The Edible Schoolyard Project at College Park’s Orlando Junior Academy is pioneering the local food effort with its community gardens and culinary education.
Sunday, October 20, K Restaurant hosted a Sunday Supper Benefit to fundraise for the students’ Kitchen House.
Culinary talent included Kevin Fonzo of K Restaurant, Shannon Talty of Old Hearth Bread Company, Kathleen Blake of the Rusty Spoon, Jamie McFadden of Cuisiniers Catering, and Henry Salgado of Spanish River Grill.
Hosted by Fonzo, he emphasized that nearly all profits would go toward the creation of a culinary classroom surrounded by gardens at the Orlando Junior Academy.
Approximately 80 people registered for the event, with cooking stations set up in the backyard garden. Seasonal dishes included rabbit paella, braised short ribs, and duck confit, to name a few.
The Orlando Junior Academy [OJA] and The Edible Schoolyard [ESY] Project began their relationship six years ago after Fonzo met the parent of a student that attended OJA.
He recalls that the patron, who would always eat outside in the garden at K Restaurant, asked Fonzo if he would start a garden at the school. Fonzo accepted, seeing it as an opportunity to bring local, quality ingredients to school-aged children.
Shortly after, the cafeteria lady quit, so Fonzo worked in the school cafeteria in the morning and then went to K Restaurant at night.
He says, “Back then it was small population of kids having lunch and most of them brought lunch from home … Once I started working there, the lunch program got huge. Everyone wanted to have what I was making.”
After two years, Fonzo, ESY Garden Coordinator Brad Jones, and OJA’s Principal Nicole Agbonkhese flew to Berkeley, CA, for a seminar to learn more about the Edible Schoolyard Project.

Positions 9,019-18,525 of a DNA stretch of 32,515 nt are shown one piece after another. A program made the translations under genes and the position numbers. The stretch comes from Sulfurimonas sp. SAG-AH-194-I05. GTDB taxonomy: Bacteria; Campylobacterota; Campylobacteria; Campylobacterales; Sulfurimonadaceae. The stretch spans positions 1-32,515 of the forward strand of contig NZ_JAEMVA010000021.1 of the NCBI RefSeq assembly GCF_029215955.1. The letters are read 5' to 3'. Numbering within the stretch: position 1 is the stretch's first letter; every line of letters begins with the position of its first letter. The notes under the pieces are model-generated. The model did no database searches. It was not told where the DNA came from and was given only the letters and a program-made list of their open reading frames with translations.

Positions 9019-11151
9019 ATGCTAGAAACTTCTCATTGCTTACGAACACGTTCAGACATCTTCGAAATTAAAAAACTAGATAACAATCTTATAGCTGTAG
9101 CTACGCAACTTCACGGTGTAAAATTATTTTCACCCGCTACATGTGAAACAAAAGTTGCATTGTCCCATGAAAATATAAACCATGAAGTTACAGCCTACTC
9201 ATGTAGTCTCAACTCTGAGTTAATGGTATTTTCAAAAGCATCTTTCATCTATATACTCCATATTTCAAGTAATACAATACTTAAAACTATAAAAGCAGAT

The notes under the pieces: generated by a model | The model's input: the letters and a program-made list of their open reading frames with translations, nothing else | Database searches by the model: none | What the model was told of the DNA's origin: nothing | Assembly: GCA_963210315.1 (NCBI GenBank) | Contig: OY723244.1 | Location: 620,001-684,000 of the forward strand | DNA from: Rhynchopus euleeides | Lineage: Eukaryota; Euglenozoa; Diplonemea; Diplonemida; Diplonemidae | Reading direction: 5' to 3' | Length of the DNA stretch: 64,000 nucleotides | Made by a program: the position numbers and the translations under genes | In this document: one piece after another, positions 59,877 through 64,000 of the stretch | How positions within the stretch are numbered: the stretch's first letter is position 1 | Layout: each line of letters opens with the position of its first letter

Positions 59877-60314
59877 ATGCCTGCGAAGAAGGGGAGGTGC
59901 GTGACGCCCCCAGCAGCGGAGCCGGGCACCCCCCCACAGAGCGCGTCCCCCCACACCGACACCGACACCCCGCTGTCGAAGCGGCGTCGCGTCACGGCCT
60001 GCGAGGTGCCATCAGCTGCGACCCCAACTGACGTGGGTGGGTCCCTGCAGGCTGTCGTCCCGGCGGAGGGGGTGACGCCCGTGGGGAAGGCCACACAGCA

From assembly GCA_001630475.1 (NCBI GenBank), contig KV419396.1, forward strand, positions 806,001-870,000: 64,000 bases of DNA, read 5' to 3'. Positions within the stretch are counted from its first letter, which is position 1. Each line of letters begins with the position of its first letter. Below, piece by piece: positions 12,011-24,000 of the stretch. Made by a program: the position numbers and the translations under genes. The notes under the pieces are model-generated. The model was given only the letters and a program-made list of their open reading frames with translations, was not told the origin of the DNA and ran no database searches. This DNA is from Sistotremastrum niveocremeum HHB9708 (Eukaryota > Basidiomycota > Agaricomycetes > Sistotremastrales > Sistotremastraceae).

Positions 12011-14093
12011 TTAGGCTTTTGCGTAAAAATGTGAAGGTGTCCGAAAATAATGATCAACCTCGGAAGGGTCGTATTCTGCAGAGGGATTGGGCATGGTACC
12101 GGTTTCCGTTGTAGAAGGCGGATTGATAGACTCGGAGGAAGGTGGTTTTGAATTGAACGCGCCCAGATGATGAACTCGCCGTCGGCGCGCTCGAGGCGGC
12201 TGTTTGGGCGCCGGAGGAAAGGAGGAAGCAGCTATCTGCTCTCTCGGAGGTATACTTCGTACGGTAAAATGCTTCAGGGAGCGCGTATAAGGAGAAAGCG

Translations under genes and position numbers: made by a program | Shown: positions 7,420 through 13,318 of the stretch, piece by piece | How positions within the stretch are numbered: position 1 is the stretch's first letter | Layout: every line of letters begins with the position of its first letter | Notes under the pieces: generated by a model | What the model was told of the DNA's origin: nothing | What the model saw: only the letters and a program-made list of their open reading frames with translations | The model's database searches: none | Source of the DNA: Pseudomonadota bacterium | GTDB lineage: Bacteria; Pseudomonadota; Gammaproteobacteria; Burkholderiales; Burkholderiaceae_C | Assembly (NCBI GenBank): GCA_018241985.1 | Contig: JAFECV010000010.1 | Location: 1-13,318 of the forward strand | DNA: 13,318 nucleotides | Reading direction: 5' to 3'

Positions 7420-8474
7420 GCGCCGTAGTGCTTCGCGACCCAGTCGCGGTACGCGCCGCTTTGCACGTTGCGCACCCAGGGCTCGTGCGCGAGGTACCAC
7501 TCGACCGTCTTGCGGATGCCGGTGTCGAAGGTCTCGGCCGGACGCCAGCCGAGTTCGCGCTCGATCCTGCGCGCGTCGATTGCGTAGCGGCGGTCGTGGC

“During the seminar the principal decided I was more of an asset in the classroom, and she hired someone to work under my tutelage,” recalls Fonzo.
Jones adds, “We have been inspired by what we see happening across the country because of this network and are attempting to bring those principles to life here in the Orlando area.”
Now Fonzo teaches hour and a half sessions to fifth- through eighth-graders during the first and third semesters. Although these are not part of the standard curriculum, he is providing an education with practical applications.
Jones emphasizes that his involvement stemmed out of concern as a parent.
He says, “I began to notice that this generation of children seemed to be strangely out of touch with nature and all its complexity. I also became alarmed … about what was happening to our children’s relationship with food. A food garden became what seemed to be a practical and appropriate response.”
Fonzo elaborated on how the program works. He says, “We bring the kitchen and the garden into school curriculum. We teach how to harvest a garden, how to read a recipe, how to set a table, and produce a recipe.” He continues, “We throw math into the equation. For example, we ask them to multiply recipes.”
The popularity of this program has gained momentum and now it has the highest attendance rates of the school.
Local farms like Lake Meadow Naturals, My Yard Farm, and Growing Synergy as well as corporations like Whole Foods donate the food for ESY.
OJA, a Seventh-day Adventist school, subscribes to a vegetarian menu, so Fonzo underscores the quality of organic produce.
Fonzo explains, “We talk about the importance of eating locally and how it decreases the carbon footprint. Produce is picked when it’s right, and [students] understand that.”
For some, embracing local agriculture is a fad. But for Fonzo, it is a way of life: “It’s the right thing to do. I believe in it. Before I decided to be a chef I went to school to teach special education. I love teaching. When you learn something, it’s your purpose to pass it on … that’s the circle of life.”
College Park, with its emphasis on living local, seems to be a natural fit for this initiative.
Jones echoes, “College Park is definitely a strong community with many synergistic partnerships. Since the school owns two lots across the street from our campus, we believe a Give-Back Garden presents a beautiful way for OJA to partner with other like-minded organizations.”
To get involved, visit https://edibleschoolyard.org/program/edible-schoolyard-orlando-junior-academy or volunteer on Sundays at OJA’s Give-Back Garden.